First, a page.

PEDv arrives in North Dakota

North Dakota has become the seventh U.S./Canadian border state with a case of porcine epidemic diarrhea (PED) in its hog herd.

The lone case so far was confirmed this week on a hog farm in the eastern part of the state, North Dakota State University said Thursday.

As of Sunday, before North Dakota’s confirmation, the PED virus (PEDv) had been confirmed on at least one hog farm in each of 25 states, affecting a total of 3,856 farms, according to the U.S. National Animal Health Laboratory Network (NAHLN).

Among other states bordering Canada, as of Sunday, Montana and Idaho had reported one case each; New York had reported three; Wisconsin, nine; Michigan, 42; and Minnesota, 594.

Remaining border states not yet reporting the virus in hogs as of Sunday included Maine, Vermont, New Hampshire and Washington. Heavily affected states further south include Iowa (1,356 farms), North Carolina (436), Oklahoma (307) and Illinois (245).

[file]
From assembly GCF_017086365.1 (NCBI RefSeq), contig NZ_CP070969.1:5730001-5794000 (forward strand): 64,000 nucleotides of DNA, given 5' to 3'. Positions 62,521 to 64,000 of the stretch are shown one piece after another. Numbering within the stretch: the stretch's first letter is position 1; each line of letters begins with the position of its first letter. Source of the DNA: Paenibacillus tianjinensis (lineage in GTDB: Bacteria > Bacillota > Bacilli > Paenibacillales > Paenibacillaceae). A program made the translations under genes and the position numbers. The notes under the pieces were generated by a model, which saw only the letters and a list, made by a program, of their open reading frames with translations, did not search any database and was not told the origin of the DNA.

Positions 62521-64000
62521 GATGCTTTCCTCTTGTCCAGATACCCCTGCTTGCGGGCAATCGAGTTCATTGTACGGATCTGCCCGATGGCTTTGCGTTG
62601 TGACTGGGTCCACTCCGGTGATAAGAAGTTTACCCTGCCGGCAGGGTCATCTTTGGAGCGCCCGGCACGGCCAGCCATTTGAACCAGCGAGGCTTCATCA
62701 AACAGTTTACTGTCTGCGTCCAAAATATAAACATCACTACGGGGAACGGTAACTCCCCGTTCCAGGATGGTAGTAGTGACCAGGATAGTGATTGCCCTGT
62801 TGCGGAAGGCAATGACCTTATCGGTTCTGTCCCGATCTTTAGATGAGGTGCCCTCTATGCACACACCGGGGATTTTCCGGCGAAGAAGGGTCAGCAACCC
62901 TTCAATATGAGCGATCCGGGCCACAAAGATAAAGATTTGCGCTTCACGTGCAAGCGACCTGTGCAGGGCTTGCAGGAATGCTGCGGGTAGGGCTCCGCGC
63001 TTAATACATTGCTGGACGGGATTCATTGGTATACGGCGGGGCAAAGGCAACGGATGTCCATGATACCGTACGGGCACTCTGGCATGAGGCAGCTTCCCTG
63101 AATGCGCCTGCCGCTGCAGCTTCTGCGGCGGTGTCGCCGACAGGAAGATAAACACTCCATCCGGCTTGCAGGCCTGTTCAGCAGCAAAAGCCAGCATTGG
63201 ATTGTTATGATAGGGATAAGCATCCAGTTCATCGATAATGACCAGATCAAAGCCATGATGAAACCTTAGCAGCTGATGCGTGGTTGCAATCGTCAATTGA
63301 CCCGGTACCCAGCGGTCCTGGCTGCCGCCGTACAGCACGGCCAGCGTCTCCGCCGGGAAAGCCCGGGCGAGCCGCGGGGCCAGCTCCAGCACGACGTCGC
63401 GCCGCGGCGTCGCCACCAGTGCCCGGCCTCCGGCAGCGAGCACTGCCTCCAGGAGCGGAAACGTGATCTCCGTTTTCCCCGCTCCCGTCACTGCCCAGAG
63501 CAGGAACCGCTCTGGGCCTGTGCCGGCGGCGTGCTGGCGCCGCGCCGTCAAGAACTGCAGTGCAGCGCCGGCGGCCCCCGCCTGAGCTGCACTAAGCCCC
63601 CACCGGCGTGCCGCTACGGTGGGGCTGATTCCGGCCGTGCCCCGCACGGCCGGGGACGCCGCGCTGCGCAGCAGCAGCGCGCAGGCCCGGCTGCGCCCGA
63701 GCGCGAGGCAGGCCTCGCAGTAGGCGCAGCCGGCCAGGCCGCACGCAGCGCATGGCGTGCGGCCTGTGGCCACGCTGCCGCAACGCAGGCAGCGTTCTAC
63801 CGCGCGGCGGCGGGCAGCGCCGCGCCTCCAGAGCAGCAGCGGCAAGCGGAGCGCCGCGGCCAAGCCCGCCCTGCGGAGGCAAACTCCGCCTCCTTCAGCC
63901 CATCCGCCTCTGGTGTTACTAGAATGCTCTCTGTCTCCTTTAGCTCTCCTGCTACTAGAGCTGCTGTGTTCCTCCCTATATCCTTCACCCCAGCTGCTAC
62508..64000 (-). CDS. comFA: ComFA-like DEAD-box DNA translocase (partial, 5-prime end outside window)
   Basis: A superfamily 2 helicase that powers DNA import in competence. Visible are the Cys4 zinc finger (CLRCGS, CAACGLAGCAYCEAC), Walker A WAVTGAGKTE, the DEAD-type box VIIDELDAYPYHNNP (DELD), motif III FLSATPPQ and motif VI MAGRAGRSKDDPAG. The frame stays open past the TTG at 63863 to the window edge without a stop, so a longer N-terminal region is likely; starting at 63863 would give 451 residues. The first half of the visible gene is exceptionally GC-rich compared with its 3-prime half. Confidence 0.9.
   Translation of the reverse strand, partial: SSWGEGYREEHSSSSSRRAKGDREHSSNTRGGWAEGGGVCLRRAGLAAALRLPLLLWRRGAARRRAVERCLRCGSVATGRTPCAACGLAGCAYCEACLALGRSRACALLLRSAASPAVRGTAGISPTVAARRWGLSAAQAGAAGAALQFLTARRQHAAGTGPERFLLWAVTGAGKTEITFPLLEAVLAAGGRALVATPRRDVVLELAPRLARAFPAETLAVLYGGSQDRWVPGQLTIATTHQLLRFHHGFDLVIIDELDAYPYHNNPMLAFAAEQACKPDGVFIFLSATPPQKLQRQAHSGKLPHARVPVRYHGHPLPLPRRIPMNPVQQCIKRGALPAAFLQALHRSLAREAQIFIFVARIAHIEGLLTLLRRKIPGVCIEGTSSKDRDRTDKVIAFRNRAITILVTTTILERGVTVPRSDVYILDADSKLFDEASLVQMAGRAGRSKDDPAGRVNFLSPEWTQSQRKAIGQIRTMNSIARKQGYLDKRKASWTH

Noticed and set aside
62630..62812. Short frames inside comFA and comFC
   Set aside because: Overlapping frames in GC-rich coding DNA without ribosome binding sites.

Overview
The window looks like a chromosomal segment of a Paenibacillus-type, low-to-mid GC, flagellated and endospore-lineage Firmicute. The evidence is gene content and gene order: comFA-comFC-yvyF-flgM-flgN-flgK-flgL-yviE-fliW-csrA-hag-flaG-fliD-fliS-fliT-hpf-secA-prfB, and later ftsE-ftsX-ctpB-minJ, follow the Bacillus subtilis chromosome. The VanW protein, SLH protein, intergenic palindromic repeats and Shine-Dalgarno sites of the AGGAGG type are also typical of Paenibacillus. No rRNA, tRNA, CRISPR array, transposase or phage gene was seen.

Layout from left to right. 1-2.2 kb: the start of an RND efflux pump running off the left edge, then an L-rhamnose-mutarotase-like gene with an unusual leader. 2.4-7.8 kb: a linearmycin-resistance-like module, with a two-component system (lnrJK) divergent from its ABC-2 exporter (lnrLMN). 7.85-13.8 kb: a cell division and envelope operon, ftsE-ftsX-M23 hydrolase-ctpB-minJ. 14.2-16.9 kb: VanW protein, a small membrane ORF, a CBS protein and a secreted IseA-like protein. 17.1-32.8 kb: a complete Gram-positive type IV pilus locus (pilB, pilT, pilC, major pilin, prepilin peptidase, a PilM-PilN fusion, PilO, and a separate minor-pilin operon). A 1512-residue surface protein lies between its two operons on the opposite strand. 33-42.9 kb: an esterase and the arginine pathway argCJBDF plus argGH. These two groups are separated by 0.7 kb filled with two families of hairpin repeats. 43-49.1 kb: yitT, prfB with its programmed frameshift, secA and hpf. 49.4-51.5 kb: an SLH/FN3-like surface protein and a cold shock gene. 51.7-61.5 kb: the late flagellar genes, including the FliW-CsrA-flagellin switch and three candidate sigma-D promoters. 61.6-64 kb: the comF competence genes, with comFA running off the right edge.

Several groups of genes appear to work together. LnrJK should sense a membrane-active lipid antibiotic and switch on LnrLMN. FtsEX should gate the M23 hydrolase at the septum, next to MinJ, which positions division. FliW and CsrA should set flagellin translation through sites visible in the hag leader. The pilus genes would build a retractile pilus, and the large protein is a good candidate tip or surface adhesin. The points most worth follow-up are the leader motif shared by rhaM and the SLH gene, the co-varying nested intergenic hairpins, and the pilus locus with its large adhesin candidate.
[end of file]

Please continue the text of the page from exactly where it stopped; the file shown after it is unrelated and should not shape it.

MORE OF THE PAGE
PEDv causes severe diarrhea, hydration and vomiting in pigs. The mortality rate in very young piglets from herds not previously exposed to PEDv is nearly 100 per cent, while mortality in older groups of swine is very low though the older animals typically show symptoms, NDSU said.

The virus is not considered a risk to human health, nor to food safety.

PEDv is now estimated to have killed over four million U.S. pigs since it arrived in the country in April last year, having previously been seen only in Asia and Europe. The virus also arrived in Mexico’s hog herd last summer.

In Canada, where PEDv was confirmed for the first time last month, the virus has since been confirmed in hogs on 26 farms: 23 in Ontario and one each in Manitoba, Quebec and Prince Edward Island.

Ontario’s two most recent cases appeared on farrow-to-finish operations in Oxford and Essex counties on Tuesday and Wednesday respectively.

“For producers impacted by the virus, (PEDv) can mean serious economic losses, as well as the psychological damage of dealing with the production losses associated with PEDv,” NDSU extension swine specialist David Newman said in a release Thursday. — Network

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